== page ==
Chemical quality of surface water in the 237-square mile Busseron Creek watershed, in Indiana, is significantly affected by drainage from coal mines and municipalities. Drainage from coal mines is primarily a problem of higher than normal dissolved-solids concentration, whereas, drainage from municipalities is generally a problem of bacteria and phytoplankton. Generally, the water is calcium bicarbonate type, except in streams affected by drainage from coal mines, where the water is a mixed calcium and magnesium sulfate type. Ranges of concentration (in milligrams per liter) of dissolved solids and of some of the chemical constituents dissolved in streams from September 1975 to July 1976 were: dissolved solids, from 104 to 2,610; iron, from 0.00 to 150; sulfate, from 14 to 1,900; chloride, from 3.3 to 130; nitrate (as nitroglen), from 0.01 to 5.3; phosphate (as phosphorus), from 0.1 to 1.7; and total organic carbon, from 2.4 to 60. Range of pH was from 2.7 to 9.6 Ranges of concentration of chlorinated hydrocarbons (in micrograms per kilogram) detected in bed material of streams were: aldrin, from 0.2 to 0.4; chlordane, from 0 to 13; DDE, from 0.0 to 0.3; dieldrin, from 0.0 to 9.8; and heptachlor epoxide, from 0 to 1.0. Streams draining municipalities had high populations of fecal coliform bacteria (as many as 46,000 colonies per 100 milliliter) and phytoplankton (as many as 190 ,000 cells per milliliter). Dissolved-oxygen concentration ranged from 2.8 to 15.0 milligrams per liter.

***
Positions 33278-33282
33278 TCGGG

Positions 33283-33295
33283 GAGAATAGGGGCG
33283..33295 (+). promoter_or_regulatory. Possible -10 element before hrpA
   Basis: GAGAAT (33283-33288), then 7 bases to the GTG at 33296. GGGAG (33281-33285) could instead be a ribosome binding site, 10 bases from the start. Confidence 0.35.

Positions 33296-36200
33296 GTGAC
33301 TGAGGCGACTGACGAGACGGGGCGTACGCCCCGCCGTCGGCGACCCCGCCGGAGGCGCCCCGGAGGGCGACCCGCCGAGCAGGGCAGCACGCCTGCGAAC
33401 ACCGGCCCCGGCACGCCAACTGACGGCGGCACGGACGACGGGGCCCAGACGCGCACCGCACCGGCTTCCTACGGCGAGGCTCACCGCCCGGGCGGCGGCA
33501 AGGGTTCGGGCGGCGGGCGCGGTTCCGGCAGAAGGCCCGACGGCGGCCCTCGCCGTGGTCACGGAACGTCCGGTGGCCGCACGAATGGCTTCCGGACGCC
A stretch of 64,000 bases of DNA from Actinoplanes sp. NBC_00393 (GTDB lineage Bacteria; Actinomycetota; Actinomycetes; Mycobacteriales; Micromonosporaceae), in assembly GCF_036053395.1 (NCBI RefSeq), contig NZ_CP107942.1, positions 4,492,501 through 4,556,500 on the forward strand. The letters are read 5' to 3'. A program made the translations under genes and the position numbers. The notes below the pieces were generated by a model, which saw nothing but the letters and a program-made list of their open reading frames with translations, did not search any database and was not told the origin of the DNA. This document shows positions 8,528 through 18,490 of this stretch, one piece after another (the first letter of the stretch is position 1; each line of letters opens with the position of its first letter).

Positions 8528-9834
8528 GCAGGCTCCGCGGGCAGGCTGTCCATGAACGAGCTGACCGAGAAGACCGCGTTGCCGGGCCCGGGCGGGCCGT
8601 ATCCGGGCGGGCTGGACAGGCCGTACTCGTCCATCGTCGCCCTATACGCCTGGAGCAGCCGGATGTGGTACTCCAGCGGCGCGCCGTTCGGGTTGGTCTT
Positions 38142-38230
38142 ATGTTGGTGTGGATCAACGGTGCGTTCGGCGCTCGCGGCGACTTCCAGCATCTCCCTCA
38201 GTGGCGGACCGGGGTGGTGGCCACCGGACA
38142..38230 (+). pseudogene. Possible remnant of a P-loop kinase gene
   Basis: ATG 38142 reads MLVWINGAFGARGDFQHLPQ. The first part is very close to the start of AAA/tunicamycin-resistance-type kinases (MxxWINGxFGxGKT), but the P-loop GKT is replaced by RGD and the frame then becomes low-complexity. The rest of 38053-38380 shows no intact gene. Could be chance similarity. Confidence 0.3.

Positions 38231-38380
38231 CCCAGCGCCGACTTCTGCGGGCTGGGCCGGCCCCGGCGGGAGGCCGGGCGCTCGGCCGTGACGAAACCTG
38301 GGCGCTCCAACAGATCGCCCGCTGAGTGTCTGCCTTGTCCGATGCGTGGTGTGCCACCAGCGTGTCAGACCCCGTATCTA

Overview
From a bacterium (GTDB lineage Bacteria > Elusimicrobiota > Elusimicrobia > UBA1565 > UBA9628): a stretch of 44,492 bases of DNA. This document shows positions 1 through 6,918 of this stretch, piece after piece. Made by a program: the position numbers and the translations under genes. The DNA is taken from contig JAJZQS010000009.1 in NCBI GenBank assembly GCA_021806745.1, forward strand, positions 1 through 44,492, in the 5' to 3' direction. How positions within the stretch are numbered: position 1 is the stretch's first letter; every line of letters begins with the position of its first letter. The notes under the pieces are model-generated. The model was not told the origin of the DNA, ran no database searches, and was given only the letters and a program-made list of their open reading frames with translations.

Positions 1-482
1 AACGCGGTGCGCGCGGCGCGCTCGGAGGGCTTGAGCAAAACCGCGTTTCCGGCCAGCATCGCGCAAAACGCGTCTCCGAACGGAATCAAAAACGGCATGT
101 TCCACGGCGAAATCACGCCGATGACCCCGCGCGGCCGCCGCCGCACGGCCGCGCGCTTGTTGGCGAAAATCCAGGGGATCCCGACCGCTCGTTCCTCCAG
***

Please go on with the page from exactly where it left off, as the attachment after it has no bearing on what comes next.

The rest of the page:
|Title||A water-quality assessment of the Busseron Creek watershed, Sullivan, Vigo, Greene, and Clay Counties, Indiana|
|Authors||Stephen E. Eikenberry|
|Publication Subtype||USGS Numbered Series|
|Series Title||Open-File Report|
|Record Source||USGS Publications Warehouse|
|USGS Organization||Indiana Water Science Center|